[26 June 2006]
When it came time for Michael Azerrad to title his near-definitive book on 1980s American indie rock, a thousand lyrical references must have floated through his head. He chose Our Band Could Be Your Life, and a wise selection it was. Coming from the Minutemen’s “History Lesson Part II”, the title perfectly captured the populist grandeur of indie rock: these bands’ lives could well be your own—just learn three chords, rent a van, and voila! You could do it, too.
Of course, not everyone could write songs like the Meat Puppets, Husker Du, Black Flag, or Sonic Youth, so the title carried a second meaning: you could make such an emotional investment in these bands that they literally became your life. The Minutemen seem to have drawn that sort of commitment almost effortlessly. Get Your War On cartoonist David Rees, for instance, first heard them in 1986, and his mind was “happily, irrevocably blown”; when he began drawing in 2001 after September 11, his first question was, “What would [Minutemen guitarist/singer] D. Boon do?” My own Minutemen moment came in ninth grade, in the mid-‘90s; by the next year I was writing terrible one-act plays about U.S. imperialism in Central America with titles like “Little Man with a Gun in His Hand” (a song off 1983’s Buzz or Howl Under the Influence of Heat) and, of course, forming a band. They’ve never left my consciousness, either; during a month in Guatemala last summer, I must have hummed “I Felt Like a Gringo” (from the same EP) almost hourly.
The Minutemen also impacted the lives of Tim Irwin and Keith Schieron while the two were in high school in the late ‘80s, and a decade later the band did become their lives. The result is We Jam Econo: The Story of the Minutemen, an endearing, heartfelt documentary that’s made by the devout, for the devout, but which is sure to win over anyone except the occasional racist who mistakenly intended to watch a movie about border vigilantes. Schieron produced, Irwin directed, and the two jam as econo as did their heroes. The film more or less consists of three series of scenes: talking heads testifying as to the magnitude of the band’s importance, bassist Mike Watt reminiscing as he leads a tour through the Minutemen’s home base of San Pedro in Southern California, and concert footage. In technical terms, this is no great feat. Among recent music documentaries, Some Kind of Monster achieved greater intimacy with Metallica, Dig created a more stylized narrative of the Dandy Warhols and Brian Jonestown Massacre, and Be Here to Love Me delved deeper into the self-destructive heart of Townes Van Zandt. But this is a case of a subject transcending the format, as the filmmakers would surely happily agree, and the simple fact that we are watching the Minutemen in action elevates We Jam Econo into the realm of the necessary.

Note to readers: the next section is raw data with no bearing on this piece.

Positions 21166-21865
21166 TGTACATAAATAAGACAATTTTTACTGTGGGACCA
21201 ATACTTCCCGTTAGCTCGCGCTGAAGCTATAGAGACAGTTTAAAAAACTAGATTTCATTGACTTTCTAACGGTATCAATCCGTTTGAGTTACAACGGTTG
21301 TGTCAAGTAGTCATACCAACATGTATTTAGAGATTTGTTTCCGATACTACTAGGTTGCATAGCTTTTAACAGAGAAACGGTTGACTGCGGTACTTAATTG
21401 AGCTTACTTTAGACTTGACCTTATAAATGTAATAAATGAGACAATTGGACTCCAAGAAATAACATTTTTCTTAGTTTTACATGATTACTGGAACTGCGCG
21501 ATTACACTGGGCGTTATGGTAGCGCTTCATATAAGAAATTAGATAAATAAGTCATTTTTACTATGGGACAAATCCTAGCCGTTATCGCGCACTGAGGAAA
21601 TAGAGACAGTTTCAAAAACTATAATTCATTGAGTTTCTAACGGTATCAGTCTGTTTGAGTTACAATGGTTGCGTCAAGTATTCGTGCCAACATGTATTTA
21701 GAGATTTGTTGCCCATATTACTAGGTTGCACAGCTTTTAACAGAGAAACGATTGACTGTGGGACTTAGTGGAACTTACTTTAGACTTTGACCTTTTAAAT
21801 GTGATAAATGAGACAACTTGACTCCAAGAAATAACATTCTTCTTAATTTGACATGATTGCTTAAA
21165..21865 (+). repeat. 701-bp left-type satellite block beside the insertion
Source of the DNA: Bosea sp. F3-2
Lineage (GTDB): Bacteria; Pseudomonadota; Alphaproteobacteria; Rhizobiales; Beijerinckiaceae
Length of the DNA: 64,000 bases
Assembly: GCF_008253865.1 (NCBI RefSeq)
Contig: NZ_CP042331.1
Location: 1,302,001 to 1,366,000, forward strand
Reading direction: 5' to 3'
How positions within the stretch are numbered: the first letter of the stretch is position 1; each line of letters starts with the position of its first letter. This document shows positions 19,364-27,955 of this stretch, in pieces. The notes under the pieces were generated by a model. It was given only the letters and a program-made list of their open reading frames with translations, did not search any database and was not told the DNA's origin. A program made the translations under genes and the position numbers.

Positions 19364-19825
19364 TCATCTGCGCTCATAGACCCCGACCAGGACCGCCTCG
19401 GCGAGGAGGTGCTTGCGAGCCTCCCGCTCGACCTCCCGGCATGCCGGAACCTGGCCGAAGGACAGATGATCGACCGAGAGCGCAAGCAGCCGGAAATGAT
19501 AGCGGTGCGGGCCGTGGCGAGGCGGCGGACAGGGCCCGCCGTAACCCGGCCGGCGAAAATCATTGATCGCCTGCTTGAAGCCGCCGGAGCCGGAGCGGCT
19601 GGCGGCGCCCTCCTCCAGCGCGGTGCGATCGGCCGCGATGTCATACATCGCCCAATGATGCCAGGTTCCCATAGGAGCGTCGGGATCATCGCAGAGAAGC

The band’s story has achieved such a mythical status among its fans, we forget that not everyone knows it. Irwin covers it ably, tracing the childhood friendship of D. Boon and Mike Watt (and later, drummer George Hurley) from the working-class harbor of San Pedro—where they played along to classic rock albums, unaware that their strings needed a specific tuning—to the clubs of Hollywood, then the world, after “punk rock changed our life”, as Boon declares on “History Lesson Part II”. Playing an idiosyncratic, unique, and utterly brilliant mélange of rock, punk, funk, jazz, and spoken-word poetry, the Minutemen impacted thousands of lives without leaving a sonic legacy of imitators, probably because it would be damn near impossible to replicate their bizarre chemistry. Watt and Boon shared an intense intimacy that informed their music, generated legendary marathon debate sessions, and ultimately left the bassist permanently shattered after Boon’s tragic 1985 death in an automobile accident.